Religion is a personal affair, not a tool to win elections

Our readers weigh in on vaping, Sri Lanka and the Indian elections

Narendra Modi, India's prime minister, speaks during a rally in Mumbai, India, on Friday, April 26, 2019. Modi's Bharatiya Janata Party (BJP) won the biggest majority in three decades in 2014 largely because the party more than doubled its tally in urban areas, while Congress lost 96 percent of the seats. Photographer: Dhiraj Singh/Bloomberg
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Please refer to your report Narendra Modi files papers in Varanasi for India's general election (April 27). You article states: "In his five years as prime minister, Mr Modi has pushed to promote the secular nation of 1.3 billion people and nine major religions as a distinctly Hindu state."

This is a deeply uncomfortable reality. The crucial economic agenda, which the BJP had pushed initially in 2014, appears to have been relegated to the background.

India is a secular country, but in the current elections, many candidates are using their religion to promote their policies and win votes. This is regressive, in my view. Religion is a personal matter, for the family and home. It should be not be allowed to become an election plank. It will be regrettable if India becomes even more religion driven than it already is. India needs growth, jobs, revenues, rural transformation and universities, not religious bigotry.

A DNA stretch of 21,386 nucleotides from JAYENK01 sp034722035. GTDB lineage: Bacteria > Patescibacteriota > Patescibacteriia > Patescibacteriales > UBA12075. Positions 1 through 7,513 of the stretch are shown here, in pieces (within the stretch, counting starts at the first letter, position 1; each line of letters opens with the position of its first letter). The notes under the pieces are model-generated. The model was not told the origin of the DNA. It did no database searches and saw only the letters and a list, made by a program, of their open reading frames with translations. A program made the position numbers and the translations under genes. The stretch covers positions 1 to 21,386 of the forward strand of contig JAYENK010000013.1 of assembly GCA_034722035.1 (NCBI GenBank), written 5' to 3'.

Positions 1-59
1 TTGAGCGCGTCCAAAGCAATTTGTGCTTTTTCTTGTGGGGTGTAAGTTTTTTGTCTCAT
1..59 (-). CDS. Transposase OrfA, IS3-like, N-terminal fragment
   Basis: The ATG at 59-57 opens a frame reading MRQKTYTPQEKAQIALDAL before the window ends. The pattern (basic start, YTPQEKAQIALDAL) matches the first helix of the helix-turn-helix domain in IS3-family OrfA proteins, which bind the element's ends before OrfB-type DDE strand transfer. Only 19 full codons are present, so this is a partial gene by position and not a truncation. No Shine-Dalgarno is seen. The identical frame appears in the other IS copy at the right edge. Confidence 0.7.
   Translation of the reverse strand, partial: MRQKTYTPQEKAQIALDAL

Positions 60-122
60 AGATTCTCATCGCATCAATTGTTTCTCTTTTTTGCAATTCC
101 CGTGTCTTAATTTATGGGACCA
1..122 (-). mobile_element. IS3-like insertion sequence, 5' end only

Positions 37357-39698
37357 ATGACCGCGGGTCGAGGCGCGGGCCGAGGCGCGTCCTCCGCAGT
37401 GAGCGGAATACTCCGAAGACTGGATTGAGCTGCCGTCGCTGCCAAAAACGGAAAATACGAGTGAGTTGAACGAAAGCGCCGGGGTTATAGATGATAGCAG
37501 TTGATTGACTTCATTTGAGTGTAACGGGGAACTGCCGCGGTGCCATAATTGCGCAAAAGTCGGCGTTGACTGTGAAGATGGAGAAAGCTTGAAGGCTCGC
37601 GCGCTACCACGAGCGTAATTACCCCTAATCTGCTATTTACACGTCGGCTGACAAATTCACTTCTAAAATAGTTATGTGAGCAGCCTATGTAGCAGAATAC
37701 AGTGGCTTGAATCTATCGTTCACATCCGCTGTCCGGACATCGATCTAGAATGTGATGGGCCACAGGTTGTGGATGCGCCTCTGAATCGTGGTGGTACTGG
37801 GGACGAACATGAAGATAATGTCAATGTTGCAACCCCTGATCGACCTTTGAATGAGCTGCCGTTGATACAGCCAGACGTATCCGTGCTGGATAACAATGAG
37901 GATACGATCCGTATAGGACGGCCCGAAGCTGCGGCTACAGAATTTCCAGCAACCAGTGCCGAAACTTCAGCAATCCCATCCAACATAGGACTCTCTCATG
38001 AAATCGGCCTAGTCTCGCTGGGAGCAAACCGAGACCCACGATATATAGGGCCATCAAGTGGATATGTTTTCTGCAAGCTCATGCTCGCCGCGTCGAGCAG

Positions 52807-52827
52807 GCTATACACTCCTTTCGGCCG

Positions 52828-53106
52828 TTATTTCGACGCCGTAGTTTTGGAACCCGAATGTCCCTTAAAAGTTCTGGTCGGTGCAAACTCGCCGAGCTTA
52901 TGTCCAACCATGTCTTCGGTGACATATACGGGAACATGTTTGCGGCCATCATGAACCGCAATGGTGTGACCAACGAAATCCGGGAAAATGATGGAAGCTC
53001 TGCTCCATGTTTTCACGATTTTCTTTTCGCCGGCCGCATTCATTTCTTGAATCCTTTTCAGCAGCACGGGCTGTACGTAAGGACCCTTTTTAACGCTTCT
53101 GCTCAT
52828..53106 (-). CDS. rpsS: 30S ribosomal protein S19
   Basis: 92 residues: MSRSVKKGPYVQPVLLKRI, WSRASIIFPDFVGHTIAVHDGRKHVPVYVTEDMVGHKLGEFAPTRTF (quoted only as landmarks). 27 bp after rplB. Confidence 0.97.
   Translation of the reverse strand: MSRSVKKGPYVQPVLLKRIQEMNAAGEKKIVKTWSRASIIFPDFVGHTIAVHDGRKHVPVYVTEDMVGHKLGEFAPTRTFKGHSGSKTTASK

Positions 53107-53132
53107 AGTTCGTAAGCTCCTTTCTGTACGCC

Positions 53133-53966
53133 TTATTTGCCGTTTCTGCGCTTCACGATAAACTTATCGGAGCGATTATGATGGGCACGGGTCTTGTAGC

Rajendra Aneja, Dubai

Politics is an uncertain business and luck plays a big role. At Narendra Modi’s recent rally in Varanasi, tens of thousands of supporters turned out to hear him speak. And yet, this is a tough time for Mr Modi. While his well-wishers are confident he will overcome the hurdle and win this election, we will have to wait and see what the Indian people decide.

K Ragavan, Bengaluru

Communal elements have long set the tone in Sri Lanka

I refer to your article Violence is easily kindled in Sri Lanka, where ethnic and religious tensions have been allowed to fester (April 26). Political ­loudmouths and communally minded elements have set the agenda for decades in Sri Lanka. Many minorities feel that the authorities are ­partisan as well. A ­motor-mouthed politician was the first to name Muslims as the culprits of this month's attacks without any evidence that ISIS was to blame.

Name withheld by request

Vaping restrictions: a vital environmental initiative

I write in reference to your article Dubai issues warning over vaping in public places (April 26). Excellent. This is a good initiative that will clean the air we all breathe. It is a solid step for the protection of the environment.

Name withheld by request